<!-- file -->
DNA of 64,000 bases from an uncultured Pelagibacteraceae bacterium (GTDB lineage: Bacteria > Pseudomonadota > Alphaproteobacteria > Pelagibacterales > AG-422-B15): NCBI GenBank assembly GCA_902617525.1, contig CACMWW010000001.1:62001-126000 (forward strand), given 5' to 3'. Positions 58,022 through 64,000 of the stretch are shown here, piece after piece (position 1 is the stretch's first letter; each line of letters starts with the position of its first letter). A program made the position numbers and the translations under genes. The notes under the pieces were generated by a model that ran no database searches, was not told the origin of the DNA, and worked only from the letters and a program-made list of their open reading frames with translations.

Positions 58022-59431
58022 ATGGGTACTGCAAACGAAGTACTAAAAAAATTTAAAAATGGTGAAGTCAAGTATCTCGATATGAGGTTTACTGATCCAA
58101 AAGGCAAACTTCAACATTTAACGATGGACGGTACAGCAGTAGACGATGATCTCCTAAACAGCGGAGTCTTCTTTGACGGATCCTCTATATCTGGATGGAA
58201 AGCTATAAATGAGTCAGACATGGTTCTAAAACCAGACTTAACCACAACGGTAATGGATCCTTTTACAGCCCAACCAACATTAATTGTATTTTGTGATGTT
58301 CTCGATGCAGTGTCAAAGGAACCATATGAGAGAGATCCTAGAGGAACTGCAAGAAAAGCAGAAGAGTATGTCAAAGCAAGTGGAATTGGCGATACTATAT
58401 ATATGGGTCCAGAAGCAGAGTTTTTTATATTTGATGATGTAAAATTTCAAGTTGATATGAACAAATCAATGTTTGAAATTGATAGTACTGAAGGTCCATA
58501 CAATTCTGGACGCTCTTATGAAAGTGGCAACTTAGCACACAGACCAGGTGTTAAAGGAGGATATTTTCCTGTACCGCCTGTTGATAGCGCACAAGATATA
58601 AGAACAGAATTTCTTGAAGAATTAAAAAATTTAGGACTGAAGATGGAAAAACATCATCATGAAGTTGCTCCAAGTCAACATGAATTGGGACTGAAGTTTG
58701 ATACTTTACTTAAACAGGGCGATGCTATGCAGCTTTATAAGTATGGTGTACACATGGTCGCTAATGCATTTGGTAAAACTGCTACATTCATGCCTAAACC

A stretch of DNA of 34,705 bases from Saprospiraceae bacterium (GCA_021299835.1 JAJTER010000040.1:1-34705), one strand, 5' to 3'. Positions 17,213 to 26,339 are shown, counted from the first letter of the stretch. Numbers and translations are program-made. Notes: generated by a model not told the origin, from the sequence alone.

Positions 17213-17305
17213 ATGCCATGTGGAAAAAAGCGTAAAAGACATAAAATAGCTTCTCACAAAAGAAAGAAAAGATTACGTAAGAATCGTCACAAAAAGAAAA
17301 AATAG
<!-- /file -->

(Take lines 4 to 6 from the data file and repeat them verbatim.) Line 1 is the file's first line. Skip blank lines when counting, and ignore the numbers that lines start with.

58101 AAGGCAAACTTCAACATTTAACGATGGACGGTACAGCAGTAGACGATGATCTCCTAAACAGCGGAGTCTTCTTTGACGGATCCTCTATATCTGGATGGAA
58201 AGCTATAAATGAGTCAGACATGGTTCTAAAACCAGACTTAACCACAACGGTAATGGATCCTTTTACAGCCCAACCAACATTAATTGTATTTTGTGATGTT
58301 CTCGATGCAGTGTCAAAGGAACCATATGAGAGAGATCCTAGAGGAACTGCAAGAAAAGCAGAAGAGTATGTCAAAGCAAGTGGAATTGGCGATACTATAT